Less than a year later, in June 1982, tempers flared again when Israel invaded Lebanon in order to oust the PLO from its stronghold there. Israel said it got a “yellow light” from Secretary of State Haig — a fact that helped accelerate Haig’s departure from office.
More substantially, Reagan secretly formulated a plan not only to pull Israeli troops out of Lebanon, but to force Israel into withdrawing from the West Bank and Gaza. He ultimately envisioned Palestinian autonomy in a federal system with Jordan.
When Reagan announced the plan on Sept. 1, 1982, Begin said it was “the saddest day of my life.” Ultimately, resistance by the Likud Party-led Cabinet killed the plan.
Only days later, Israel’s Christian allies in Lebanon, the Phalangists, raided a Palestinian refugee camp and slaughtered hundreds of civilians! there. The ensuing controversy over the degree of Israel’s responsibility poisoned Israel’s image in the West. It also led to the resignation of Israel’s then-defense minister, Ariel Sharon.
Reagan reacted to the event, known as the Sabra and Shatila massacre, by creating a multinational force to help keep the peace in Lebanon.
He also kept on his desk a photograph of a Lebanese toddler who had lost his limbs in an Israeli attack — although later research would prove the photo was a distortion; it was a girl who was recovering from a broken arm.
In response to Reagan’s office gesture, Begin put on his desk the famous photo of a young boy surrendering to Nazis in the Warsaw ghetto.
It didn’t help Israel that when a suicide attack the following summer in Lebanon killed 241 U.S. Marines, some blamed Israel for dragging the United States into the conflict there. In truth, Israeli officials had tried hard to persuade Reagan not to deploy troops to the region.
! The attack on the Marine barracks created an impression that would dog Israel throughout the 1980s: Israel somehow was responsible for anti-American terrorism.
Despite such tensions, affection for Reagan persisted among Jews. He earned a respectable 31 percent of the Jewish vote in the 1984 elections, though it did not match the 39 percent he had won in 1980, when the pro-Reagan Jewish vote largely was the result of voter backlash against the policies of President Carter.
The most serious test of Reagan’s relationship with the Jews came after those elections, when Reagan announced in April 1985 that he would visit Bitburg, a World War II military cemetery, to commemorate the 40th anniversary of D-Day.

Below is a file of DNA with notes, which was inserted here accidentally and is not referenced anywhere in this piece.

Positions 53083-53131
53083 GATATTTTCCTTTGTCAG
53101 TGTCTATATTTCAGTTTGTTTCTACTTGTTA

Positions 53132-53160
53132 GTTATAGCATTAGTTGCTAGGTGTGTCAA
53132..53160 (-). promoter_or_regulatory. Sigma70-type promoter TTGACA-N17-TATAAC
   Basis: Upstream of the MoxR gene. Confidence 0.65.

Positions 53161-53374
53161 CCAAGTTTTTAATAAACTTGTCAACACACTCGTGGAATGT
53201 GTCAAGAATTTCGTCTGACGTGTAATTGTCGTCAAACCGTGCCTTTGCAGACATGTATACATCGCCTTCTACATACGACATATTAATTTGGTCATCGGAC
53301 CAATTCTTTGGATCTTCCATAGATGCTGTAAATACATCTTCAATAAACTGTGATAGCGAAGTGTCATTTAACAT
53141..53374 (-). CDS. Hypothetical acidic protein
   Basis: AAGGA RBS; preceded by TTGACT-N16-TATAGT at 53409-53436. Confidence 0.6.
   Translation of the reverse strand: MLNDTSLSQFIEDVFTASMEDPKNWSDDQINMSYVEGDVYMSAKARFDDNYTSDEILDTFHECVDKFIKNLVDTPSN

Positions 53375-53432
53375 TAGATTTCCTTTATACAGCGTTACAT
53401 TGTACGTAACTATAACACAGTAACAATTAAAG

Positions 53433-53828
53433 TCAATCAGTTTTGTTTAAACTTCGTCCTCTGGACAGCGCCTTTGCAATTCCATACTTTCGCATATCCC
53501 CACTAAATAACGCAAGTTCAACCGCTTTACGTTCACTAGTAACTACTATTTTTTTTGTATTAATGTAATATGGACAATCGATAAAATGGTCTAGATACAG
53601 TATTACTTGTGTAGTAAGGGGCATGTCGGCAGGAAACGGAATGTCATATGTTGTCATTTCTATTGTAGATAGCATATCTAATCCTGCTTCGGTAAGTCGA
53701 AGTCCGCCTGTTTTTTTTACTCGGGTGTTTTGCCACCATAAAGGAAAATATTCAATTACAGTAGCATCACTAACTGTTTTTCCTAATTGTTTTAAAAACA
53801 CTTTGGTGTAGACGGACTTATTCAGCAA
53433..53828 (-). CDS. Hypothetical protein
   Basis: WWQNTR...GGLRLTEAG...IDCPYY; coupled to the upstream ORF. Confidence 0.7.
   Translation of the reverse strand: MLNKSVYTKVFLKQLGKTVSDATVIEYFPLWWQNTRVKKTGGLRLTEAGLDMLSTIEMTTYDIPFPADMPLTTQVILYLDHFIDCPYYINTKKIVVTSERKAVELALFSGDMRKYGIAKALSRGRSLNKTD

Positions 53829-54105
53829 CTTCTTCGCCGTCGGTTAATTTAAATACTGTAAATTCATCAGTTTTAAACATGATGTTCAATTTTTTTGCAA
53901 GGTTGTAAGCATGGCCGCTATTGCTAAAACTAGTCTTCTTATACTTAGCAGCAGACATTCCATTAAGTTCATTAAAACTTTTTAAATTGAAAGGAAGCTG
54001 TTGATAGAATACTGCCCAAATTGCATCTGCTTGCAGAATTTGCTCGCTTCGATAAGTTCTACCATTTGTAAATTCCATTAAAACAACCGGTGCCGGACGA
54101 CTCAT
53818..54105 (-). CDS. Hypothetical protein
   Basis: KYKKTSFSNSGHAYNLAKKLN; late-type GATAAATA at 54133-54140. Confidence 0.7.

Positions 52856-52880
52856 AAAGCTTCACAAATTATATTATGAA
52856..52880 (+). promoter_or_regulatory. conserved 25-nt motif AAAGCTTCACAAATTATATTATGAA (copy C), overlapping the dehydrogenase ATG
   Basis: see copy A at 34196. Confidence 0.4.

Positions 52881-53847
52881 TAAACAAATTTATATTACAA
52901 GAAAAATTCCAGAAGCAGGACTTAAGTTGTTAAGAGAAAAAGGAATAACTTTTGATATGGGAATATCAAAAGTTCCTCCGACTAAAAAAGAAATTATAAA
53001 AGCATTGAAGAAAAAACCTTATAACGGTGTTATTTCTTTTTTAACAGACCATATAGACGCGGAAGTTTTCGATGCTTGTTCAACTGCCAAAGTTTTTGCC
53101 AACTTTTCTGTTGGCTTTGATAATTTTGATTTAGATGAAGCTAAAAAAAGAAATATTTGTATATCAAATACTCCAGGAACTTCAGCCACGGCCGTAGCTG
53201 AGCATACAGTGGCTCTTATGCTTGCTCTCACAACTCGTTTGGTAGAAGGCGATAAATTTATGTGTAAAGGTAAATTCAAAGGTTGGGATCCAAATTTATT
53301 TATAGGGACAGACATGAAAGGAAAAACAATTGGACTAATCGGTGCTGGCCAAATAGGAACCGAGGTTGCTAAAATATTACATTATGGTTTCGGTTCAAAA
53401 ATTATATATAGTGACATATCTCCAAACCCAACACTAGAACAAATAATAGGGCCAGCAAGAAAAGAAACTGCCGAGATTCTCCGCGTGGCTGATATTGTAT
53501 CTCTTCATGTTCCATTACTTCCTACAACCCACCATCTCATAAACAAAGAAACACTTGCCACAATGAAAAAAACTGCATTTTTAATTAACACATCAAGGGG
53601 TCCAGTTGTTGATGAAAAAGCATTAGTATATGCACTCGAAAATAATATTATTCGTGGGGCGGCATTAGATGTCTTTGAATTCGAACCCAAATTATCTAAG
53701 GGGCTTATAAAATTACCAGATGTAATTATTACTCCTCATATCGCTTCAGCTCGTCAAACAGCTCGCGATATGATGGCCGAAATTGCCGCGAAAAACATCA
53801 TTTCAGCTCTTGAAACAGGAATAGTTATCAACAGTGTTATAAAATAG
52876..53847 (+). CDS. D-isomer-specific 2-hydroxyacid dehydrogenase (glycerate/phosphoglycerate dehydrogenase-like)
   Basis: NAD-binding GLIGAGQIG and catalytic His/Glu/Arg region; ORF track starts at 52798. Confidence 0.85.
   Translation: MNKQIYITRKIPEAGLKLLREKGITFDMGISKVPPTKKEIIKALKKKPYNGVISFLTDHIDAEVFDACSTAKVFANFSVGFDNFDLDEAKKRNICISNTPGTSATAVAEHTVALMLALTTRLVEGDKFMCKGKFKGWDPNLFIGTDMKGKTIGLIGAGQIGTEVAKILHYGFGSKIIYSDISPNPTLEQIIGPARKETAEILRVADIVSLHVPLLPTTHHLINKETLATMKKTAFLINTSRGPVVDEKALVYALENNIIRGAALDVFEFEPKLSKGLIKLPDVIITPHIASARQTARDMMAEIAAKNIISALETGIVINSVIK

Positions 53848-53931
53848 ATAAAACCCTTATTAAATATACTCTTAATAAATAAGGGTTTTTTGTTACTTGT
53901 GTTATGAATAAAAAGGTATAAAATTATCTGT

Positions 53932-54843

Reagan’s optimism, so valued by the Jewish community when it came to his hopes for Israel and Soviet Jewry, was a factor in this decision: The president wanted to look ahead, not backward, he said.
But U.S. Jews were stunned, especially when they learned that more than 40 members of the Waffen SS were buried at Bitburg. Not even a p! ersonal appeal from Elie Wiesel, America’s best-known Holocaust survivor, could dissuade Reagan.
The failure to keep Reagan from Bitburg was another reminder of the limits of organized Jewish suasion. But again, Jewish bitterness eventually melted away because of the bigger picture that encompassed Reagan’s friendliness to Jews.
“With Reagan, you had disagreements but you couldn’t get angry with him,” recalled Hyman Bookbinder, then the Washington director of the American Jewish Committee. “That explains a lot of the comity; his staff was open to me and others who wanted to communicate our feelings.”
Breger makes the case that Bitburg was necessary to keep Germany on board with U.S. policies. Propping up Chancellor Helmut Kohl helped keep Pershing missiles in Europe, which helped bring the Soviet Union to its knees.
Breger also said Reagan’s priority in the Middle East always was Israel’s security.
“President Reagan made his decisions on the basis of! the option papers he was given, and he would always choose the option least injurious to Israel,” Breger said. “The Jewish community would say ‘gevalt,’ but they didn’t know the other options.”
On the domestic front, Reagan often was accused of clumsiness when it came to understanding minorities — his remarks on “welfare queens” drew fire from blacks, to cite one notable example — but he acted swiftly whenever anyone close to him expressed outright bigotry.
Reagan forced James Watt, his interior secretary, to resign in 1983 after Watt said of one of his department’s committees, “I have a black, a woman, two Jews and a cripple. And we have talent.”
Reagan promised social reforms to Christian conservatives, but he never pursued those pledges with great enthusiasm. In 1982, he introduced a school prayer amendment but let it die in Congress; in 1987, he did little to stop the steamrolling of his Supreme Court candidate, Robert Bork.
Still, the symbolic weight he gave to the ideas of the Christian right, through repeated appearanc! es with its leaders and through his speeches, gave that constituency access to power that it otherwise might not have had.
“He set the stage over many of the battles over social issues, choice, marriage amendment, school prayer,” said Mark Pelavin, then a legislative assistant with the American Jewish Congress and now the associate director of the Reform movement’s Religious Action Center.
Pelavin said the Christian right and small-government advocates gained their first footholds with Reagan.
“The whole anti-poverty agenda, the whole idea of trickle-down economics, making people stronger by supporting them less — it hasn’t proven true,” Pelavin said.
Still, that did not diminish Reagan’s other achievements, Pelavin said.
“The end of the Cold War, strengthening the U.S.-Israel alliance — he was a pivotal figure and his achievements will be long-lasting,” he said.
(JTA correspondents Matthew E. Berger in Washington and Lev Krichevsky in Moscow cont! ributed to this report.)
The Archive of the Jewish Telegraphic Agency includes articles published from 1923 to 2008. Archive stories reflect the journalistic standards and practices of the time they were published.